An interesting question is: why are creationists apparently so incapable of comprehending that someone who understands the workings of nature might nevertheless choose to intervene in some "moral" way? This, I think, comes from the fundamentally magical way in which they view the world: they do not recognise any difference between what is and what they wish to be, simply disavowing the former altogether. Thus, the idea of preserving something against the ravages of nature is beyond their ken.
    Ironic, really, given that their whole world view is pretty much that kind of battle...

  • daedalus2u says:

    I disagree. I consider it to be a moral decision and not simply aesthetics. The fact is, there is lots about the wiliwili that we do not understand. Is there something about the wiliwili that would be important in our understanding of reality? Is there some drug that might be a product of the wiliwili that might cure cancer? We don't know. Might there be some biofuel that could be made from the wiliwili? Some type of food? A CO2 fixing enzyme that would increase efficiency if transfered into something else?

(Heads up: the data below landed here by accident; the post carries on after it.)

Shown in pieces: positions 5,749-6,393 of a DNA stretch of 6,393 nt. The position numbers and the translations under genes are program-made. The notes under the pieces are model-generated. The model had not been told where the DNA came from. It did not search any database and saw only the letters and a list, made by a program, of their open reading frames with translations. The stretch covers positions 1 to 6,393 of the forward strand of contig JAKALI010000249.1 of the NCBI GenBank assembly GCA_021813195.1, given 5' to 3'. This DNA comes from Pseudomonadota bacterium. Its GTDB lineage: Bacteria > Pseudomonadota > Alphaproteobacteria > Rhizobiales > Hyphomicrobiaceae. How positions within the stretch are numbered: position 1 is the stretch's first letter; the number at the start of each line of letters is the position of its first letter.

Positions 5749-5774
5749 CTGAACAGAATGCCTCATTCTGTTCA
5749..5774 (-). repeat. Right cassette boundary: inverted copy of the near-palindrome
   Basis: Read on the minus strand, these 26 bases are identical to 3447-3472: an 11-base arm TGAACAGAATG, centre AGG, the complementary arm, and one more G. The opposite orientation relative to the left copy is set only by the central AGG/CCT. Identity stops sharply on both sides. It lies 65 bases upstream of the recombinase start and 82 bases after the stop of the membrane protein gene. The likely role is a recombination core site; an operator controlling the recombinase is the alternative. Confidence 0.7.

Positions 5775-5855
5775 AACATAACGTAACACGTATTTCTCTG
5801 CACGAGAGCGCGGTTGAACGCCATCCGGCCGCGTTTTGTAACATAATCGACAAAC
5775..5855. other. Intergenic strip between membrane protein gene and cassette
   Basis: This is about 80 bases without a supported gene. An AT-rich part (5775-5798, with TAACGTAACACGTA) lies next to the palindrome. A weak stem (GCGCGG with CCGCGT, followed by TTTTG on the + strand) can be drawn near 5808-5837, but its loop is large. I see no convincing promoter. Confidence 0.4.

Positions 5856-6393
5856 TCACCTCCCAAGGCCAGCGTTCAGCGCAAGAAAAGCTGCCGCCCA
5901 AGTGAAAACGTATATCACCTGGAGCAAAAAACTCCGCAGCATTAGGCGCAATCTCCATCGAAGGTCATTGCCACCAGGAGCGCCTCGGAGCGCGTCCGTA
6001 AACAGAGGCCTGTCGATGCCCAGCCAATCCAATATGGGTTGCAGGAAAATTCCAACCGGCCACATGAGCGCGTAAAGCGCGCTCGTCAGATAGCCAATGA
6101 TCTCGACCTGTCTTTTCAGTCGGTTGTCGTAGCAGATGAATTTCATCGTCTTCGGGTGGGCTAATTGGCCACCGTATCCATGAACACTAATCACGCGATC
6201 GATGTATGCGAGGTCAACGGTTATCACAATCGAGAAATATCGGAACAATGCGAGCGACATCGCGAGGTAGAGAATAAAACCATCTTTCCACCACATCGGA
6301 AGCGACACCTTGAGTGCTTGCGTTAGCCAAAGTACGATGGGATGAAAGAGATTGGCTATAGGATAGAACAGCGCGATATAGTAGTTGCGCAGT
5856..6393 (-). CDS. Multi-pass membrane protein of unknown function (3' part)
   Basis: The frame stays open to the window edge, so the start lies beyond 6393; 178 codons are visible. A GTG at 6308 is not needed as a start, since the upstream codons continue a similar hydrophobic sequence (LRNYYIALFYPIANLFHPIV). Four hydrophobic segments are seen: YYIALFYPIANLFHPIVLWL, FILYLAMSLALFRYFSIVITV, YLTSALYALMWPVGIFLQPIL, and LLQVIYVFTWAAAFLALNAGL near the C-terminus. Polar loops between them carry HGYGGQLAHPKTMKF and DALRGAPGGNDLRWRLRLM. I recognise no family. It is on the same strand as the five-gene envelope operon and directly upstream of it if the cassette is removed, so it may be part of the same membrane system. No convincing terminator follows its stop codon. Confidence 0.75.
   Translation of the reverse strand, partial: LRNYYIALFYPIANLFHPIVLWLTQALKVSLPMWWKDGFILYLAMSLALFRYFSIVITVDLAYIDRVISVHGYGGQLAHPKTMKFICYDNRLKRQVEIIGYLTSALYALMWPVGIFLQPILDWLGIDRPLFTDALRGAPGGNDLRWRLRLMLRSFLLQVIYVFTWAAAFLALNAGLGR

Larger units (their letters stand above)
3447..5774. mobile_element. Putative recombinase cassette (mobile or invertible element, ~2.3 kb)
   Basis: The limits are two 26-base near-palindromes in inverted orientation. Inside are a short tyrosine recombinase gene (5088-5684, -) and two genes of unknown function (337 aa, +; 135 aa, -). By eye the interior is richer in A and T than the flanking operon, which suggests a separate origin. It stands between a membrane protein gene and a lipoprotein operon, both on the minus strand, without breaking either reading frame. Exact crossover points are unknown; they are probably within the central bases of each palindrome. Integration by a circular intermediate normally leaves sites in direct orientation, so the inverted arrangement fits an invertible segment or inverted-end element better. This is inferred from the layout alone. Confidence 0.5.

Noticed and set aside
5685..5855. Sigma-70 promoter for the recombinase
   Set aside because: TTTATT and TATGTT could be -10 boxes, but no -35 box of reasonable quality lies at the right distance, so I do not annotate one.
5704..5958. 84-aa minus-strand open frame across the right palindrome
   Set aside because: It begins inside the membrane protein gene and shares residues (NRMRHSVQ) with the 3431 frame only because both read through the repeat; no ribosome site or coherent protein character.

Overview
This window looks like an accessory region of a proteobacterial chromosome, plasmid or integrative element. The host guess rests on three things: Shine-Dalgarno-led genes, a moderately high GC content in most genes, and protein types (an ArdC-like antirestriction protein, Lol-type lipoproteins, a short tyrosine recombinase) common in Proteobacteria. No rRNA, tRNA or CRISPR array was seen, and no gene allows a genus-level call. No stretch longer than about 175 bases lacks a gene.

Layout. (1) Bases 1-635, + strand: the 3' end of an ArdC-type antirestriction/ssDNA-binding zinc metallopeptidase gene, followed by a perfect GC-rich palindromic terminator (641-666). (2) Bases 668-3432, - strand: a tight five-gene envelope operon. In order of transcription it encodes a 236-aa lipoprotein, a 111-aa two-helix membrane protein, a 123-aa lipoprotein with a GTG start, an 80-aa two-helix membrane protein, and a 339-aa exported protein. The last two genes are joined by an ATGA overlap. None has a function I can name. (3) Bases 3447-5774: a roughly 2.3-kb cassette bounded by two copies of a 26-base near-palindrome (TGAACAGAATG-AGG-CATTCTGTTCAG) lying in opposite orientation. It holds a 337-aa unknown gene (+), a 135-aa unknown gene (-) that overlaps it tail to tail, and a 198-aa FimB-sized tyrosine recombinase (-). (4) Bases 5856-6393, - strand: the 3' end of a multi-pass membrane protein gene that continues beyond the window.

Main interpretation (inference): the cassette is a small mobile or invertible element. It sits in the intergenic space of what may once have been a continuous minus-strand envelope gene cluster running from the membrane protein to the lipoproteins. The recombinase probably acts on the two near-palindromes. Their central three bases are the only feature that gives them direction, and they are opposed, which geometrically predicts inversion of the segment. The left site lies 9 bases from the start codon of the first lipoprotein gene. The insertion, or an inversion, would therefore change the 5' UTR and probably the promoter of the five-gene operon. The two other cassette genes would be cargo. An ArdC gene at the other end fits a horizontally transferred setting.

The fact is, we don't know what the wiliwili is good for. It might be good for any number of things. To allow it to go extinct before knowing is not simply an "aesthetic" decision.
    It is akin to burning the books in a library before reading them.
    Humans have survived because we domesticated plants and animals, and now grow them by the billions of tons. I consider it unfortunate that the major property now being selected for is ability to be domesticated by humans, or be a prolific weed in the empty spaces that humans have created.

  • JohnnieCanuck says:

    There is also the possibilty that a species threatened by extinction is a kingpin. One or more other species may be directly dependant on the Wiliwili. Conceivably there could be a second and a third layer of dependant species.
    Humans display interesting attitudes about such things. My wife is forever finding new things to grow in the flower beds. She nurses all kinds of things that don't do well and severely curbs or even roots out successful plants. Human's anthropomorphising casts the plants as underdogs and bullies. Likewise cute animals vs those that invoke fear or disgust.